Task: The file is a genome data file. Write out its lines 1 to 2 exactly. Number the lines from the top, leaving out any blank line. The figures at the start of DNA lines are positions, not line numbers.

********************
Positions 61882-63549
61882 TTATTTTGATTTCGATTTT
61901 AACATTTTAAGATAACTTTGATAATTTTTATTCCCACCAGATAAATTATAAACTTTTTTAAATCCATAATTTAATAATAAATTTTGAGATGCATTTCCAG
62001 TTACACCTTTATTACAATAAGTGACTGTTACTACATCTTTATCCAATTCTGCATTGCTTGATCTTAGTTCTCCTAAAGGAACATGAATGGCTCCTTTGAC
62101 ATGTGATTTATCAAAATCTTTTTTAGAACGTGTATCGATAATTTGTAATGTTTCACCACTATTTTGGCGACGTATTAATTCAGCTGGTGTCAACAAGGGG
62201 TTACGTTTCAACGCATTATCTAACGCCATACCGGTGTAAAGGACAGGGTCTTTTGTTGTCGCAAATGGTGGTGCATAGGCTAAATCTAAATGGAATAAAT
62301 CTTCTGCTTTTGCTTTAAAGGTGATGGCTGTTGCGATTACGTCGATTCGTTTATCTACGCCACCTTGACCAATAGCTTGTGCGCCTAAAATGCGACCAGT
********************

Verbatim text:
Positions 61882-63549
61882 TTATTTTGATTTCGATTTT